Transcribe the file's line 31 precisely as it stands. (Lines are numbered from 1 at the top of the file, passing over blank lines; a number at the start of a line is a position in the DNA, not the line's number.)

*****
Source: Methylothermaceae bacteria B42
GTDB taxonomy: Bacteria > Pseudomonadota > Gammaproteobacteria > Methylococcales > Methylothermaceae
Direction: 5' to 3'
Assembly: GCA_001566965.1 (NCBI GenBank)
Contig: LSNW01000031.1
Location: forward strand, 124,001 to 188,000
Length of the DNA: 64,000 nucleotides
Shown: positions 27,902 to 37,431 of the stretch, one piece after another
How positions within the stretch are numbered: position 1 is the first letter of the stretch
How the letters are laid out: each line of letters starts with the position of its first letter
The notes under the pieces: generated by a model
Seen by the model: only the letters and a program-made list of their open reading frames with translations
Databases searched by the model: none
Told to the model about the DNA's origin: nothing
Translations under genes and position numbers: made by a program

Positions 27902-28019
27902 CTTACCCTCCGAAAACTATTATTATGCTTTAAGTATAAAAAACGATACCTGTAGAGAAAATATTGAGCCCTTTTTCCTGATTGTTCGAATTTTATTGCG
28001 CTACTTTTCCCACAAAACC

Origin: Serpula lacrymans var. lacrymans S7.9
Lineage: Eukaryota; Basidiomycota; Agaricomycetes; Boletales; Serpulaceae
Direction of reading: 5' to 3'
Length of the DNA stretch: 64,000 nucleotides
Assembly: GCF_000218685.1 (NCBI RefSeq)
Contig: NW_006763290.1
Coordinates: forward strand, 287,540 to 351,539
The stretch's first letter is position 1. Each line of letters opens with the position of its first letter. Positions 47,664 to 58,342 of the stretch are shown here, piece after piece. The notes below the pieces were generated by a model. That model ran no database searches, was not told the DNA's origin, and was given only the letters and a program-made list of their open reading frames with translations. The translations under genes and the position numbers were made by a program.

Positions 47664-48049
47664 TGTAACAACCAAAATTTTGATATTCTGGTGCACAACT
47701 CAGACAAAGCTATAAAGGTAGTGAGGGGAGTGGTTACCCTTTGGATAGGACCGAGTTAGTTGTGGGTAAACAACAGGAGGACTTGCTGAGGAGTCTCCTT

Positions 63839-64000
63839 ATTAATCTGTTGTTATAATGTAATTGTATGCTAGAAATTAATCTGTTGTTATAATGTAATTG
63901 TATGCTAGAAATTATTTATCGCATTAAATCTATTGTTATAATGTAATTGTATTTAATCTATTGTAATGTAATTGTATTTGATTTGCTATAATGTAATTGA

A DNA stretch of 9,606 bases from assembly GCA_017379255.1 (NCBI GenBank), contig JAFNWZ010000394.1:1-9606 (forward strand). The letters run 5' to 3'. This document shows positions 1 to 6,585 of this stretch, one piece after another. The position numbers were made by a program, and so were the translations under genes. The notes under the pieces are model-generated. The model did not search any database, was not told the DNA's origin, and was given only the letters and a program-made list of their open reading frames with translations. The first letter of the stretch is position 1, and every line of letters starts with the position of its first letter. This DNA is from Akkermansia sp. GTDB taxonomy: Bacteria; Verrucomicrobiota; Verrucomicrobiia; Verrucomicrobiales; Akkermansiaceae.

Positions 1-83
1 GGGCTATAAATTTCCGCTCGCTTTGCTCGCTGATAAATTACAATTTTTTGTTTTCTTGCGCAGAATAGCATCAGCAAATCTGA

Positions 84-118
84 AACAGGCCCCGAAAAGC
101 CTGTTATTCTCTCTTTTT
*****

63839 ATTAATCTGTTGTTATAATGTAATTGTATGCTAGAAATTAATCTGTTGTTATAATGTAATTG